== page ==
The 52-year-old is a long-time competitive sailor with a succession of boats named Ran, but his latest yacht is pushing the boundaries of technology with a greener, lighter and more efficient electric power unit.
Ran VII, the smallest of his yachts to date, is a stripped down 40-foot racer which will compete on the Fast40+ circuit.
The revolutionary electric motor -- needed to maneuver out of berths, drive to the race course and for longer passages -- was the brainchild of Carkeek Design Partners
, a Majorca-based yacht design business founded by South African Shaun Carkeek.
"Having gone through the design, build and initial test cycle there is no doubt to me that the future for racing yachts is electric propulsion. It's lighter, less drag, quieter, and most importantly it is environmentally friendly," said Zennstrom.
The Swedish entrepreneur and his wife Catherine launched the Ran Racing team in 2008, since when it has won a host of the world's most prestigious regattas, including the Rolex Fastnet Race, the RORC Caribbean 600, and the TP52 and Maxi72 World Championships.
But Zennstrom, who now runs technology investment firm Atomico, believes Ran VII is "the most radical" of his racing yachts.
"For sure, other companies have done electric propulsion systems but at this stage no one is doing what we've done in terms of optimization of the system into the performance side of the market. That's where this is pretty unique," Carkeek told CNN Sport.
Carkeek has been at the forefront of yacht design for more than two decades, with work in a host of high-performance areas such as the America's Cup, Volvo Ocean Race and the Grand Prix racing circuit.
His team had been exploring electric propulsion "for some time" in leisure boats and areas such as the development of sustainable fishing fleets in Pondicherry, India. When discussion with Zennstrom came around to an electric motor for his new yacht, Carkeek said, "We believe we can do it."
For Ran VII they first looked at a hybrid system of electric and diesel motor familiar to many car owners, before moving onto ideas incorporating Lithium battery technology used in the Lilium Jet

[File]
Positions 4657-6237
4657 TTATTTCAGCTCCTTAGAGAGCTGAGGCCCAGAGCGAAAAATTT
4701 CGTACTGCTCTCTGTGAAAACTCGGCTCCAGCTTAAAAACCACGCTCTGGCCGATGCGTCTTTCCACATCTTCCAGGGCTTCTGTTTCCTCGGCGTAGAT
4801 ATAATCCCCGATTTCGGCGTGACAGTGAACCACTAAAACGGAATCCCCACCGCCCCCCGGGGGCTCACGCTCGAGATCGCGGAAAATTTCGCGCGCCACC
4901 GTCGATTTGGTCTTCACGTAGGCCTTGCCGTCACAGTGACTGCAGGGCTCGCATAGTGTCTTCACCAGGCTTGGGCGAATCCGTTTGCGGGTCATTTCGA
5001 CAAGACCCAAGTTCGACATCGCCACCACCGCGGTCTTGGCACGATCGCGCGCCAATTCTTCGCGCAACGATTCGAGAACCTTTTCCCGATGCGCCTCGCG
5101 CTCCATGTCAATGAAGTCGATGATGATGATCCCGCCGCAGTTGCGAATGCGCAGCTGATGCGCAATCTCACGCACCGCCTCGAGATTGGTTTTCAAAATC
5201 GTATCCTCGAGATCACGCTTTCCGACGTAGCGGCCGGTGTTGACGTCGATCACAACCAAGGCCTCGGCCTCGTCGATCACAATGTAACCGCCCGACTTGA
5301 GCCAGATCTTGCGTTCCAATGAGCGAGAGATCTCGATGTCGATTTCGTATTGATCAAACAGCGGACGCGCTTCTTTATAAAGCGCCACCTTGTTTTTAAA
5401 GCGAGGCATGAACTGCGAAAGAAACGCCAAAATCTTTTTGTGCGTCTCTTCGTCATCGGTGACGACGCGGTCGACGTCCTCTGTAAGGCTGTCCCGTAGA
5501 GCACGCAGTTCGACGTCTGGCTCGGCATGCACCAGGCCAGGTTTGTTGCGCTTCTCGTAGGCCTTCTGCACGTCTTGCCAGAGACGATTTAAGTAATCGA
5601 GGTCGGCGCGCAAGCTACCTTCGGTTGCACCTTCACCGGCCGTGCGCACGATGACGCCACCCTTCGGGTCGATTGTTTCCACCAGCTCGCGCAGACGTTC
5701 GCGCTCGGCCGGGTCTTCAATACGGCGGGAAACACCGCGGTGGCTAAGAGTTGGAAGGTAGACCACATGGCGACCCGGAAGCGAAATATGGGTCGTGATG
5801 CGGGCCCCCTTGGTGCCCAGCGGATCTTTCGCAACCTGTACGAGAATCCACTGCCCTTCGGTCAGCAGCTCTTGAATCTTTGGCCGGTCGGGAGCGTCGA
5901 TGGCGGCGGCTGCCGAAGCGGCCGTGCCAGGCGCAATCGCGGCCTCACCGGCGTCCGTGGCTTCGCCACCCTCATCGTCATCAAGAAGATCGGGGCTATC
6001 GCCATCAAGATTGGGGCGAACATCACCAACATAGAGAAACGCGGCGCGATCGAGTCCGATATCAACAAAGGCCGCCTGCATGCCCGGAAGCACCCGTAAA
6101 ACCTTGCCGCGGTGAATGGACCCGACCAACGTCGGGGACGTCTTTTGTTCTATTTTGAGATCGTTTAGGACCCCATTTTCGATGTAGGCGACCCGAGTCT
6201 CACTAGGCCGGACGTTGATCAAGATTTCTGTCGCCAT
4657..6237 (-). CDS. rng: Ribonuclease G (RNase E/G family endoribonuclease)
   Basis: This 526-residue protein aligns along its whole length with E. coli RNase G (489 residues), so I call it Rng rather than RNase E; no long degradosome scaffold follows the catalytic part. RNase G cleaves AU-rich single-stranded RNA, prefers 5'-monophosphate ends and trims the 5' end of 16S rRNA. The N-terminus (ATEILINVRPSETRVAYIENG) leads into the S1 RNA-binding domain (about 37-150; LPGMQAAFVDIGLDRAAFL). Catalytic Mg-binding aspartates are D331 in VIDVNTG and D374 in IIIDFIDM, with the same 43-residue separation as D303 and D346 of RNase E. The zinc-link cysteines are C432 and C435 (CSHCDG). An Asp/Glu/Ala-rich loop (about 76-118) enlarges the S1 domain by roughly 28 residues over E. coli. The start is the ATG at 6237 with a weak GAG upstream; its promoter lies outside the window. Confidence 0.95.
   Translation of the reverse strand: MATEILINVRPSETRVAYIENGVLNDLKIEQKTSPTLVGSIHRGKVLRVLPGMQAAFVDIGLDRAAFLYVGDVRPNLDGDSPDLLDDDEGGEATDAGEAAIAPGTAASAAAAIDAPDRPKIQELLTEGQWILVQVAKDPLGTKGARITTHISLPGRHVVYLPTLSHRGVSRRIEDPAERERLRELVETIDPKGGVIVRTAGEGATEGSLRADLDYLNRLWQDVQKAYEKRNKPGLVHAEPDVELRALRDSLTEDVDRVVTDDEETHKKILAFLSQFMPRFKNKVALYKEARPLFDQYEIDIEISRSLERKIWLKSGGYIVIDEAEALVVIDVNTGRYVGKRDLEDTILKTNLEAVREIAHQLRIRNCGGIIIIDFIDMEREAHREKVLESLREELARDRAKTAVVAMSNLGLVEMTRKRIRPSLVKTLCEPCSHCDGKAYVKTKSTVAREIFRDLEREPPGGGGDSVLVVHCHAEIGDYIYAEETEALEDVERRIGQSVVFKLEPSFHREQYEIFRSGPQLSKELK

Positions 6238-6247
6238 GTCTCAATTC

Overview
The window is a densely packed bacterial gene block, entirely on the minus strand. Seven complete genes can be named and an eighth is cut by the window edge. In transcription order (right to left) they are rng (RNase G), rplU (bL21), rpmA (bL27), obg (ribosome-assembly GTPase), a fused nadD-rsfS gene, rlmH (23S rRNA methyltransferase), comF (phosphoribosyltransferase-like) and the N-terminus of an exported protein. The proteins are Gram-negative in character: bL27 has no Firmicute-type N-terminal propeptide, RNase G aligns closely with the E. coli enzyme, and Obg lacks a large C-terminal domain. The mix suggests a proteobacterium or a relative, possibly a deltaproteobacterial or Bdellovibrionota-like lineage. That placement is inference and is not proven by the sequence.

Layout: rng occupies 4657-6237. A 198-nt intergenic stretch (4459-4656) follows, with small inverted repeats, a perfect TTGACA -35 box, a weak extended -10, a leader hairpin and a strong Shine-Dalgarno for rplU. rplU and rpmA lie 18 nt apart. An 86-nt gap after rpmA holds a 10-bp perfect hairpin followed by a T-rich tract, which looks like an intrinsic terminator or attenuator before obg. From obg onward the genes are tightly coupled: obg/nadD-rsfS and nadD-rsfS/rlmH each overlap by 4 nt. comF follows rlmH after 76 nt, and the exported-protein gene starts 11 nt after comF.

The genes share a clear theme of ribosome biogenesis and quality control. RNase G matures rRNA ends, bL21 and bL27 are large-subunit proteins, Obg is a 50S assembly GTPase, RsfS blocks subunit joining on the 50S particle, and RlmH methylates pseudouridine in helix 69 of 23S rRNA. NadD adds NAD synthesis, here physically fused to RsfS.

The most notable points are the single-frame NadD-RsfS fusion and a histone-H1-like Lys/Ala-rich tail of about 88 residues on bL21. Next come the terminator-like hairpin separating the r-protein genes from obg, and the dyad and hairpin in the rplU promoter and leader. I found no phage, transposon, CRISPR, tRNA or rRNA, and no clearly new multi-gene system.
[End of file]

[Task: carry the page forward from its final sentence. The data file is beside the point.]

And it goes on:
, the world's first all-electric vertical take-off and landing aircraft, a project backed by Zennstrom.
They eventually settled on a rechargeable Lithium-ion battery-powered all-electric system which is lightweight but still delivered the required speed and range required of yacht safety regulations.
"With emerging battery technology and materials, that sector of the industry is accelerating daily. Weight is coming down and the ability to store power is increasing and it's a win-win situation that makes sense now to do this," added Carkeek.
"Obviously, Niklas' boat is a fantastic showcase opportunity and a test bed. He is from a technology background and we both share the same kind of philosophy about design and technology. It was a really easy fit for us both."
Carkeek's team is working on a number of different-sized electric motors for various racing yachts and is looking to develop a range of lifting or retractable propulsion systems as well as directional thrusters.
"We have big plans for changing how all sailing boats and even motor boats are powered," added Carkeek, a former South African sailor of the year.
"Ideas from high-end competitions such as the America's Cup or Formula One always find their way down into production boats or cars. The idea is, how do we now make it scalable to the mass market?"
'Massive step forward'
His dream is to "take the whole system off grid" so electric yachts can recharge without the need to plug into mains supplies in marinas.
Options include solar and wind generation of electricity, plus hydro power where the spinning propeller acts as a turbine to charge the batteries.
"That's the end goal," he says. "It would be a massive step forward having electric rather than diesel generators."
One of Carkeek's most ambitious projects is named C300, which at 300 foot is set to be the largest composite sailing yacht structure ever built -- 50ft bigger than the existing benchmark Mirabella.
The design won the Concept Award at the International Yacht & Aviation Awards 2017.
No facility exists to build a composite boat of this size -- although plenty of shipyards can build boats of this size in steel or alloy -- but Carkeek is confident his build partners will develop one soon.
"A composite structure is very different technology and involves a much more complicated process," he says. "But the end result is you get a boat that has a different look and feel and is much lighter. Then everything on the boat can be lighter and more efficient in terms of costs and the impact on the environment.
"It's the frontier of design and technology and is a very complicated, large-scale project. As designers with every project we're trying to re-examine the status quo in design and engineering and try to change that for the better.
"We're always conscious with how we are impacting on the environment, which is obviously so important right now in trying to heal the planet.
"That's what every business should have as a value and philosophy."